In future, in the Industry 4.0 world, the entire logistics operation will be networked and highly scalable. All the systems, e.g. industrial trucks, will communicate with one another by exchanging data. They unburden humans wherever there is a need to carry out monotonous, repetitive tasks. They thereby ensure that processes are carried out more efficiently and safely. Christian Fischer says “Taking order picking as an example, it is conceivable that one day a human being will no longer follow the machine but will merely pick the orders, and the truck will then drive to the outgoing goods point autonomously.” According to STILL, this would be the logical further development of the iGo neo CX 20, because although it already follows the operator autonomously now, the latter must still accompany the truck through all the process steps to the outgoing goods area. Fischer adds that “Our vision is to offer the customer individually customised solutions based on a construction kit of STILL technologies. Thus combining individual technologies together, e.g. autonomous driving with lithium ion technology, is conceivable wherever it makes sense, because we think that scalability is not just limited to products but is also extendable to technologies.”
He says that precisely this development has already taken place in STILL’s neXXt fleet. Intelligent data gathering with STILL’s neXXt fleet will replace the STILLReport and STILL FleetManager applications in the medium term. By offering STILL neXXt fleet, STILL provides customers with a highly scalable, flexible tool whose use enables intelligent, efficient fleet management. STILL neXXt fleet supplies all the opportunities for intelligent data collection and processing, to implement logistics processes in a simpler, faster, more cost-saving way. In an Industry 4.0 situation, software systems must be able to grow constantly in step with requirements. “We have developed our know-how in the fleet management area continuously for more than ten years, and have tailored it to the needs of Industry 4.0. The market launch of STILL’s neXXt fleet is the logical outcome.”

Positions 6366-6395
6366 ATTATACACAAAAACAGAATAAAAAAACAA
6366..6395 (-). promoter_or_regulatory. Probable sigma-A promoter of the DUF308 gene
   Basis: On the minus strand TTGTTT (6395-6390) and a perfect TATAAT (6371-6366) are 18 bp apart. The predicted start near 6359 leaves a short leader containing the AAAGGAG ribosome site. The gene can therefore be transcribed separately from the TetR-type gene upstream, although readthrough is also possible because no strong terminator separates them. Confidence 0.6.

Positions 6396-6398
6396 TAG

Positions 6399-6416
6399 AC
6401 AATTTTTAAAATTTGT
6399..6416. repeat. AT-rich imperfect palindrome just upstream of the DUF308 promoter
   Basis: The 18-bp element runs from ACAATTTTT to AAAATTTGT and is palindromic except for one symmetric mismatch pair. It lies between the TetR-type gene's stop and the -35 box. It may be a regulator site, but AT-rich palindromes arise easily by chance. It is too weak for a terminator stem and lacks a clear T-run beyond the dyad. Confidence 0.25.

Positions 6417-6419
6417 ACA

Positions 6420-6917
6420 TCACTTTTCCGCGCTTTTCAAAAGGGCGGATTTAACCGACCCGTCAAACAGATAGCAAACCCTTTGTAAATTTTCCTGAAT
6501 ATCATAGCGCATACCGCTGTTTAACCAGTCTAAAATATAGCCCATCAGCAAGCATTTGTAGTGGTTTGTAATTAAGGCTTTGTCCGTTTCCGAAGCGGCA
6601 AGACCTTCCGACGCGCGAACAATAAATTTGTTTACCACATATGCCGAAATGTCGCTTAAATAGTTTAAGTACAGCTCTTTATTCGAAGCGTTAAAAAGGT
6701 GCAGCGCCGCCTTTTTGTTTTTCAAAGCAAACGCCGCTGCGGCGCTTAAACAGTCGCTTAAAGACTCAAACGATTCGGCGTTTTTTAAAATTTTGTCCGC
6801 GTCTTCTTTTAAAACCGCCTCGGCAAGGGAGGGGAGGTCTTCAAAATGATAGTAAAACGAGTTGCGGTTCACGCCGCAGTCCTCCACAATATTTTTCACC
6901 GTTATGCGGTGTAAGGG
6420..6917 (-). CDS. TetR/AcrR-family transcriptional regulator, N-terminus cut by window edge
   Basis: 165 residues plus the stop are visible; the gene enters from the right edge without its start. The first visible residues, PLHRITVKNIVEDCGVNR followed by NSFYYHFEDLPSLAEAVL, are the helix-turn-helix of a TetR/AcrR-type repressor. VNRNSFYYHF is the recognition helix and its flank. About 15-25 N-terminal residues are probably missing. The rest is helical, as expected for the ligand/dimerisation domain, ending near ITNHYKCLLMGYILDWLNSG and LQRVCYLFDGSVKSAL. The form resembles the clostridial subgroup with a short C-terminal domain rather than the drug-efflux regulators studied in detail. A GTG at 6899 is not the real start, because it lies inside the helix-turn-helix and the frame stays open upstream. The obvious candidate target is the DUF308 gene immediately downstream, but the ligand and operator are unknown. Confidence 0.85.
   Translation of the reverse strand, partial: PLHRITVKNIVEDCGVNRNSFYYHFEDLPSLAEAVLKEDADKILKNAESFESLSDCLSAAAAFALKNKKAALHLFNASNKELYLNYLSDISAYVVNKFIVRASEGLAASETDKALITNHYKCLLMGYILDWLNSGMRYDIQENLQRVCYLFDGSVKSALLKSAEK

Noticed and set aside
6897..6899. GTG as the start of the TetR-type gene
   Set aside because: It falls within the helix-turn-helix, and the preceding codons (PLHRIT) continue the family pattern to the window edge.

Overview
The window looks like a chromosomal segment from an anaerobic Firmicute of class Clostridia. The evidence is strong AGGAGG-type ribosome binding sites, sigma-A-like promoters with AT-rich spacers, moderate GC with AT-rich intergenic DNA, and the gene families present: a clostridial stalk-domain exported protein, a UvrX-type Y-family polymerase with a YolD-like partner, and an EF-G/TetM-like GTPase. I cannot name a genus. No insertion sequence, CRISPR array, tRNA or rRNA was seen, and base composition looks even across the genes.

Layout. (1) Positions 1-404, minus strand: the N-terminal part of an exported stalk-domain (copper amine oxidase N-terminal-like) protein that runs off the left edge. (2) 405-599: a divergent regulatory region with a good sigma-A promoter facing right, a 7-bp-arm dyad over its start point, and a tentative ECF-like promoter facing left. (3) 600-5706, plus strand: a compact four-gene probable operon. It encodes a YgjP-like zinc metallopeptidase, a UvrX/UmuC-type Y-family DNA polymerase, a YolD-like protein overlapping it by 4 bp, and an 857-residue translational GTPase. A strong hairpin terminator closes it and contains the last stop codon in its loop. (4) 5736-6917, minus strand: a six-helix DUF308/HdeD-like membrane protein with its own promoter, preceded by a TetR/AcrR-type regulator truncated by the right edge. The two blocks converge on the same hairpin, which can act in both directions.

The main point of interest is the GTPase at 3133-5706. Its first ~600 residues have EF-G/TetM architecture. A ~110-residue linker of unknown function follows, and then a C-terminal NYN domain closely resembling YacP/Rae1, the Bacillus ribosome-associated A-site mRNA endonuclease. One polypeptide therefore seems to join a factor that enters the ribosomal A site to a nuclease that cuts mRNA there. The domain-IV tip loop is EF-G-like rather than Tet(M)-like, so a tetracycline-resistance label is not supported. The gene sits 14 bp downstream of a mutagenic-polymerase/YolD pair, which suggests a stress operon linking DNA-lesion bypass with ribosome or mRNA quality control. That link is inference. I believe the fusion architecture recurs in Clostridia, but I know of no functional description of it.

The neXXt fleet web portal sets new standards for accessibility, availability, clarity, user friendliness and visualisation. Whereas fleet analysis in the past still needed the laborious compilation of numerous data sets from a wide variety of departments and areas, neXXt fleet now assembles these components at lightning speed to form an overall structure. Although not all the data are relevant to the portrayal of an actual process, all the data about an industrial truck’s deployment can be collected and recorded nonetheless. These data may be helpful when new modules are implemented or attempts are being made to optimise other processes. Christian Fischer explains that “We must communicate to the customer the fact that he retains data sovereignty and that his data are safe and remain anonymous. Many customers still avoid using such tools to their full extent due to a fear of losing control over their own data. That’s why we offer solutions that take the user’s individual privacy needs into account.”
This turns the visionary approaches often discussed in recent years into Industry 4.0 as practiced in reality – easy to use and very efficient, while being highly flexible and giving users a high level of added value at the same time.